Cannabis is currently available for medicinal use in 33 states and the District of Columbia.1 Pain is the principle reason individuals report for accessing cannabis from dispensaries nationwide.2 A report by the National Academies of Sciences, Engineering and Medicine3 cited pain as the therapeutic indication with the strongest evidence base in the published medical literature. However, little data from controlled human clinical trials are currently available to support the widespread use of medicinal cannabis in painful conditions, including sickle cell disease (SCD).
Sickle cell disease is characterized by chronic pain with intermittent acute painful vasoocclusive crises. Recently, several new drugs have demonstrated effectiveness in preventing or decreasing the frequency of vasoocclusive crisis pain.4,5 However, therapies for chronic pain in SCD remain underinvestigated, although 55% of individuals with SCD report having pain more than 50% of the time.6 Opioids remain the mainstay for treatment, despite downsides that include constipation, pruritus, respiratory depression, and risk of addiction. The increasing incidence of opioid-associated deaths has further escalated opioid hesitancy among clinicians, potentially compromising the treatment of pain in SCD.7
An incomplete understanding of the mechanisms underlying SCD pain contributes to the lack of effective treatments.8 Pain in SCD is complex, demonstrating neuropathic as well as inflammatory characteristics.9 Likely contributors include systemic inflammation, neurogenic inflammation, oxidative stress, hypoxia and reoxygenation, vascular dysfunction, and end-organ damage. Preclinical studies suggest that cannabinoids may ameliorate pain and address the underlying pathophysiologic changes in SCD.10,11 Intraperitoneal CP55,940, a synthetic nonselective high affinity agonist of cannabinoid receptors 1 and 2 significantly reduced chronic and hypoxia–reoxygenation-evoked pain in HbSS-BERK sickle mice.10-12 These mice closely recapitulate clinical and pathophysiological features of SCD.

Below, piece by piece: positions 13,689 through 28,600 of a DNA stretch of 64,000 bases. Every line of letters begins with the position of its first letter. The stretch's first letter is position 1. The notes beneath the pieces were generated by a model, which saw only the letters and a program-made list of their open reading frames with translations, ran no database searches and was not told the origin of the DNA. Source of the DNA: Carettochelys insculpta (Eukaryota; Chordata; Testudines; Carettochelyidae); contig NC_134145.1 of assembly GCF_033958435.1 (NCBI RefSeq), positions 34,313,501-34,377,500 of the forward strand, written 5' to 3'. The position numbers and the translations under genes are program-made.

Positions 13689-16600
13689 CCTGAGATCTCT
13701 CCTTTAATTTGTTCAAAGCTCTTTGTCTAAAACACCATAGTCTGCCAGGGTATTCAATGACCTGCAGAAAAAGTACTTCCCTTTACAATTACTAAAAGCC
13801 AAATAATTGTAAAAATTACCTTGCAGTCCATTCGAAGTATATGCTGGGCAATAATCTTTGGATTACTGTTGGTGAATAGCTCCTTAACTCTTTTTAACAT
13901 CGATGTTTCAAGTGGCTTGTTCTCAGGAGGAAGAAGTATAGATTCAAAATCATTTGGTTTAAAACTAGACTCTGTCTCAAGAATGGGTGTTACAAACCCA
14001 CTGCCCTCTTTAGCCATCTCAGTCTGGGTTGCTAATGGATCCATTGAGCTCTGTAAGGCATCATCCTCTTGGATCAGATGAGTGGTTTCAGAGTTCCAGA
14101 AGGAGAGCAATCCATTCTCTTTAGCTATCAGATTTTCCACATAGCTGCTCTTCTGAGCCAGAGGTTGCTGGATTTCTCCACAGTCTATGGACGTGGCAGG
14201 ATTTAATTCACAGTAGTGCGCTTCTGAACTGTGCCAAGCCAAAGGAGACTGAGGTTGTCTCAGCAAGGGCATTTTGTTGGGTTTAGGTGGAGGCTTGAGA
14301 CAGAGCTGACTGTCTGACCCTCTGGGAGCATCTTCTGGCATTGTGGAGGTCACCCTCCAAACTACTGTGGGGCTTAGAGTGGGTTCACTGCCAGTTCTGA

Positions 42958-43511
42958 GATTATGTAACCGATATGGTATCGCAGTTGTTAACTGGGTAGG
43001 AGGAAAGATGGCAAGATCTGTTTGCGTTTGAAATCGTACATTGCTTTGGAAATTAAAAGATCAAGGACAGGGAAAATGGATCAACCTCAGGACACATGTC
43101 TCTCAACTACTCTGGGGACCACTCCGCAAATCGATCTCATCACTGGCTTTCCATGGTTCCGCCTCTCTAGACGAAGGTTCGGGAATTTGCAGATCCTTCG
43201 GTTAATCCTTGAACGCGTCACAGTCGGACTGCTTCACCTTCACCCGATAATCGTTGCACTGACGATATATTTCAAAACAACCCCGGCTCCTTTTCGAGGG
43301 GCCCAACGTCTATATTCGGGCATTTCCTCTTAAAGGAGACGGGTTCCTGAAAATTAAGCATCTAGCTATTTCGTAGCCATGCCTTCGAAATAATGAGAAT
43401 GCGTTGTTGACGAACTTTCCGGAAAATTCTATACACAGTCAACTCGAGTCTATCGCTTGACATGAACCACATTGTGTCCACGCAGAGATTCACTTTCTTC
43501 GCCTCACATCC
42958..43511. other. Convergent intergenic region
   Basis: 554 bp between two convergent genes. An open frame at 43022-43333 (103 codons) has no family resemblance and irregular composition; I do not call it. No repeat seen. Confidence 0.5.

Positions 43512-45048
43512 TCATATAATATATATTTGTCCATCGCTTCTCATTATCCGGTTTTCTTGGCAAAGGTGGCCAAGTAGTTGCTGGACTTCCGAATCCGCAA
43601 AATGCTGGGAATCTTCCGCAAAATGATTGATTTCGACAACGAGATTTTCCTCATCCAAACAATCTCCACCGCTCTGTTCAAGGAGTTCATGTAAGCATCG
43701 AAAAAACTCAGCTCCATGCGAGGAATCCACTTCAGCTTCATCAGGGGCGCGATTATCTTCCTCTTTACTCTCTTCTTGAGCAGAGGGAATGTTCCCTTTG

Cannabinoids have analgesic and anti-inflammatory properties and may ameliorate mast cell activation, leukocyte trafficking and adhesion, neurogenic inflammation, oxidative stress, endothelial activation, and hyperalgesia via cannabinoid receptors 1 and 2.11,13 Several trials have suggested that cannabis may effectively treat neuropathic pain.1,14,15 In addition to the analgesic effects of Δ-9-tetrahydrocannabinol (THC), the main psychoactive cannabinoid in cannabis, there are anti-inflammatory and analgesic properties purportedly associated with cannabidiol (CBD).16,17 These findings provided the basis for conducting this human proof of principle study of the safety and effectiveness of vaporized cannabis in adults with SCD with chronic pain.
The study was approved by the institutional review boards at the University of California, San Francisco, and the University of Minnesota, as well as the Research Advisory Panel of California, Drug Enforcement Administration, Food and Drug Administration, and National Institute on Drug Abuse. Written informed consent was obtained from all participants prior to initiating the study. The study was conducted in the University of California, San Francisco, Clinical and Translational Science Institute’s inpatient clinical research center at Zuckerberg San Francisco General Hospital. This study is reported following the Consolidated Standards of Reporting Trials (CONSORT) reporting guideline.
Adults with hemoglobin SS and chronic SCD-related pain receiving opioid analgesic therapy were enrolled between August 2014 and April 2017 (Trial Protocol and Statistical Analysis Plan in Supplement 1). All participants were using a stable pain medication regimen for at least 2 weeks. All participants were required to have prior experience smoking cannabis so they would know how to inhale and what neuropsychological effects to expect. Current users were asked to discontinue any cannabis use for 1 week prior to study admission. Because the Food and Drug Administration considered inhaled CBD to be a Novel Molecular Entity, participants were required to have prior CBD exposure so they would not be exposed to further risk. A negative pregnancy test result was required for women, and men and women were asked to use adequate birth control during the study. Exclusion criteria included severe coronary artery disease, uncontrolled hypertension, cardiac ventricular conduction abnormalities, orthostatic mean blood pressure drop of greater than 24 mm Hg, severe chronic obstructive pulmonary disease, history of renal or hepatic failure, evidence of clinically significant hepatic or renal dysfunction based on judgment of physician, active substance abuse, neurological dysfunction or psychiatric disorder severe enough to interfere with assessment of pain, current use of smoked tobacco products or a confirmed cotinine level, pregnant or breast-feeding women, or not practicing adequate birth control.